We’d all like to spend our vacations blissfully unplugged, but the reality is that most of us can’t. TripAdvisor’s just-released Working on Vacation Survey found that 77% of U.S. respondents have worked on vacation in the past year, with 91% checking email and 42% creating and editing documents while on vacation. I’m one of that overworked group, and that’s why I’m forever on the look-out for that holy grail of the 21st century: An exotic yet close-to-home escape where I can accomplish two conflicting goals—work and vacation—simultaneously. When every second with your loved ones counts, you want a resort that enables you to be so efficient that your work cuts into your precious bonding time as little as possible. And, so that you don’t resent being tied to email, you need a desk with a view and a beach with Wi-Fi.
That’s why I chose Rosewood Mayakoba—on Mexico’s Riviera Maya, a 40-minute drive from the Cancun airport—for my family vacation this summer. We just got back and, in fact, this was my third trip to Rosewood Mayakoba. I’d gone twice alone on business for Condé Nast Traveler—see My New Favorite Tropical Beach Resort and 7 Special Touches That Every Hotel Should Have—and each time I could tell that the resort would fit my family’s needs perfectly. I finally made it back with Tim and the kids, and I was right: The combination of tropical jungle setting, wildlife, water sports, and a complimentary supervised kids’ club–all just a four-hour non-stop flight from home—meant that they could get a vacation they loved while I got what I needed as well.
Here’s why Rosewood Mayakoba is a resort to consider when you’ve got no choice but to work on vacation:
* You’ll find free, fast Wi-Fi on the beach, at the pool, and everywhere else.
I’ve been to a lot of tropical resorts and have spent untold hours wrestling with tech hassles. But at Rosewood Mayakoba there’s Wi-Fi throughout the property, indoors and out. You need log in only once, upon arrival, and you need never enter a password. It just works, wherever you go. (The resort’s butlers carry iPads and use the Wi-Fi system too.)
* There’s even Wi-Fi in the car that picks you up at the airport.
This means that upon landing in Mexico, during that dead time between airport and hotel, you can use your phone to check email without worrying about expensive roaming charges. (To avoid such charges throughout your stay at Rosewood Mayakoba, keep your phone in airplane mode and keep your Wi-Fi turned on.)
* When you’re too busy to leave your room, you can still enjoy a pool.
Need a quiet space for a conference call? You can seal yourself off from noisy kids by closing the door to the living room or bedroom, or you can move to your terrace or even your plunge pool.
* You get a desk with a view.
Should you opt for working in the air-conditioned indoors, the only thing separating you from a water-and-palms view is floor-to-ceiling glass.
* There’s a never-ending supply of complimentary coffee and fruit to sustain you.
Each room has a Nespresso machine too—and unlimited complimentary bottles of water.
* The supervised kids’ club is free and open every day from 9 to 5.
Yes, there’s someone to watch your kids so your spouse can get a well-deserved break. My boys are now 10 and 12 and, even though the Rose Buds children’s program is used mainly by younger children, they enjoyed it enough to spend quite a bit of time with the group, taking ecotours in the lagoon, painting ceramics in the clubhouse, etc. After signing them in to Rose Buds once—at the start of our stay—I never had to leave my desk to sign them in or out again. They could come and go as they pleased—and, of course, they were old enough to wander around the resort on their own.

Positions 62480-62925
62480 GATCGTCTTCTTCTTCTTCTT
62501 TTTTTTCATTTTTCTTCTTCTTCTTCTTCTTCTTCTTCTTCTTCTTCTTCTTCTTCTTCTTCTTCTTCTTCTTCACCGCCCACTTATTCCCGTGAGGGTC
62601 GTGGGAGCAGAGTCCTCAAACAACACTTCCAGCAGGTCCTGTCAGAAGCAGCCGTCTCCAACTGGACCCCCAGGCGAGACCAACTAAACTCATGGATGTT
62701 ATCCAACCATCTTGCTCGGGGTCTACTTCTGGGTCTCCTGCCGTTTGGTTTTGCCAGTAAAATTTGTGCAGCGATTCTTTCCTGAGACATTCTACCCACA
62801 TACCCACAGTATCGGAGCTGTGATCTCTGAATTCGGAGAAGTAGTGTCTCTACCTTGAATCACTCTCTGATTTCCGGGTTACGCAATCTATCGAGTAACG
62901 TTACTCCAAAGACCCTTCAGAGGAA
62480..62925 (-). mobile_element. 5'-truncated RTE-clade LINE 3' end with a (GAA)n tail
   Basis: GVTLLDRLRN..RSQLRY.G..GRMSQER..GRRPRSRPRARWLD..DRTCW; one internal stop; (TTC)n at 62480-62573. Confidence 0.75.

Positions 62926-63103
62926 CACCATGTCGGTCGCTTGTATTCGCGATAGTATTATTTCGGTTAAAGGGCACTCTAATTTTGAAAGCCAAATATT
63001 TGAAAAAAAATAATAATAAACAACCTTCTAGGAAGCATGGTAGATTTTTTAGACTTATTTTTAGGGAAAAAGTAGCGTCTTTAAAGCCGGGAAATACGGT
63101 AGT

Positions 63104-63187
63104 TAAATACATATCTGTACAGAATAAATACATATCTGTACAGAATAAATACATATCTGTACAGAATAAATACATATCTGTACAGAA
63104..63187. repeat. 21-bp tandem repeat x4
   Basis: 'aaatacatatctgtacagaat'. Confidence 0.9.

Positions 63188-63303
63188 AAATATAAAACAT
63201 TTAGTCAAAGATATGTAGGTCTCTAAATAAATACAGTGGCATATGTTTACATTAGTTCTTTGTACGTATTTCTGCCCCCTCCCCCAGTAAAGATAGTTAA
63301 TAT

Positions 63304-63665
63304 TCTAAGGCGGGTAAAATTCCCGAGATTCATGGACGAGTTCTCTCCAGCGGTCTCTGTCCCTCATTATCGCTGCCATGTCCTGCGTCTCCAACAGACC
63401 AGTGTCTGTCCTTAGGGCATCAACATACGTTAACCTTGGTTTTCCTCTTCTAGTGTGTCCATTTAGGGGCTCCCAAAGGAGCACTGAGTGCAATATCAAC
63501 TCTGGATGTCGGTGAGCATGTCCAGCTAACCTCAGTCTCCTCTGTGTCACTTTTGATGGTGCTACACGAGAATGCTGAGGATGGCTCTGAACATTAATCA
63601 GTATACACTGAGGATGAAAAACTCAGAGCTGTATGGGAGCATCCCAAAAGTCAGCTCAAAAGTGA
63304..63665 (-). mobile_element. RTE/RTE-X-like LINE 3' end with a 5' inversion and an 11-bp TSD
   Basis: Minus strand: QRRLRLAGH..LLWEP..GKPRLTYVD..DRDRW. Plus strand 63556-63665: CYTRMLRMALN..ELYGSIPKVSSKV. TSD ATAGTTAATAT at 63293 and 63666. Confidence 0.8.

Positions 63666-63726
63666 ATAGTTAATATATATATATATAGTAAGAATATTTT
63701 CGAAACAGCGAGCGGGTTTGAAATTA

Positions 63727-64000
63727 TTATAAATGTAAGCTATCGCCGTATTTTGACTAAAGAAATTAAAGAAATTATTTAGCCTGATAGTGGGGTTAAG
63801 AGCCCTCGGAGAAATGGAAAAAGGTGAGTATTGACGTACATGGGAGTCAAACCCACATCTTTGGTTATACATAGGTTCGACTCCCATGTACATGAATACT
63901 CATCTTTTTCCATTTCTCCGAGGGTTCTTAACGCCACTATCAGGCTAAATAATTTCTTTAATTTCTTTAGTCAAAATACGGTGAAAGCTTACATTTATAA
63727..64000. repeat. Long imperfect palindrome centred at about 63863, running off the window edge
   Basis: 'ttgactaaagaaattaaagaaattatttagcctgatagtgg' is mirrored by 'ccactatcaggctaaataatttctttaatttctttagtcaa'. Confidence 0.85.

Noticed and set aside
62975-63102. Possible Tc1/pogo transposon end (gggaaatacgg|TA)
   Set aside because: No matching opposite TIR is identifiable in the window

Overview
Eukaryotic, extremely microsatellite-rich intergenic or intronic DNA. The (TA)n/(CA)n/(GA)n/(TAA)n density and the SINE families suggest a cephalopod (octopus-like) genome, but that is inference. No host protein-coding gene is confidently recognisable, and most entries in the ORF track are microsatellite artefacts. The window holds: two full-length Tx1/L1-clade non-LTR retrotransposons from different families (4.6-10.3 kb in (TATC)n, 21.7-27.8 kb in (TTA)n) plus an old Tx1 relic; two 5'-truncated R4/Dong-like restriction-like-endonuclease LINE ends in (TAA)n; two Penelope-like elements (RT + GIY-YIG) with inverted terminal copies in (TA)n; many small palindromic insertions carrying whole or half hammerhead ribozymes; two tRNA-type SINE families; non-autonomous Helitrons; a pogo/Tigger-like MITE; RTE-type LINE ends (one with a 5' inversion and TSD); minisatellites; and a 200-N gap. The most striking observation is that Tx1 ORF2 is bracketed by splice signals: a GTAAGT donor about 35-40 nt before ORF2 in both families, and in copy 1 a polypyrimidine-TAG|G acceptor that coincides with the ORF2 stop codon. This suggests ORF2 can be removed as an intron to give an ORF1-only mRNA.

* Each guest gets a bike.
Each bungalow on the sprawling property is connected by winding “roads” designed for walking, biking, or riding in golf carts. This means you live in serene seclusion, yet there’s no long walk to wherever you need to go (e.g., the beach club, the spa, the sushi restaurant) because you can zip there by bike. Even when I had to work all day, I still got precious family time during our morning family bike rides to and from breakfast.
* The resort’s app saves you time.
Wherever you are on the property, you can use it to check the menus in the restaurants, order room service to be delivered at a particular time, or ask your butler (yes, butler) for help with whatever you need.
Now, I’m the first to acknowledge that Rosewood Mayakoba is a splurge. The price of an entry-level “room” (again, a freestanding bungalow with a view of water and palms) ranges from $465 in low season (July–September) to $675 in high season (approx. December 15–April 15). My family went in low season—specifically, August, when the weather was surprisingly lovely (breezy, with little rain, and not much hotter or more humid than New York City). The resort was kind enough to provide complimentary accommodations to my family; I paid our airfare, meals, activities, and other expenses. In keeping with my standard practice, there was no request for or expectation of coverage on Rosewood’s part, nor was anything promised on mine. This truly is one of my favorite resorts—for either a family or a romantic couple (it works equally well for either)—which is why I’m writing about it: I want to make sure you’re in the know. As mentioned, this was my third trip to the resort, so I feel confident I can give you a fair evaluation of the experience.
I have a lot more advice to share based on my trip, including why going in August is a smart idea (hint: it’s the perfect moment to swim and snorkel with whale sharks), so stay tuned, but meanwhile, if you have any questions, feel free to ask below.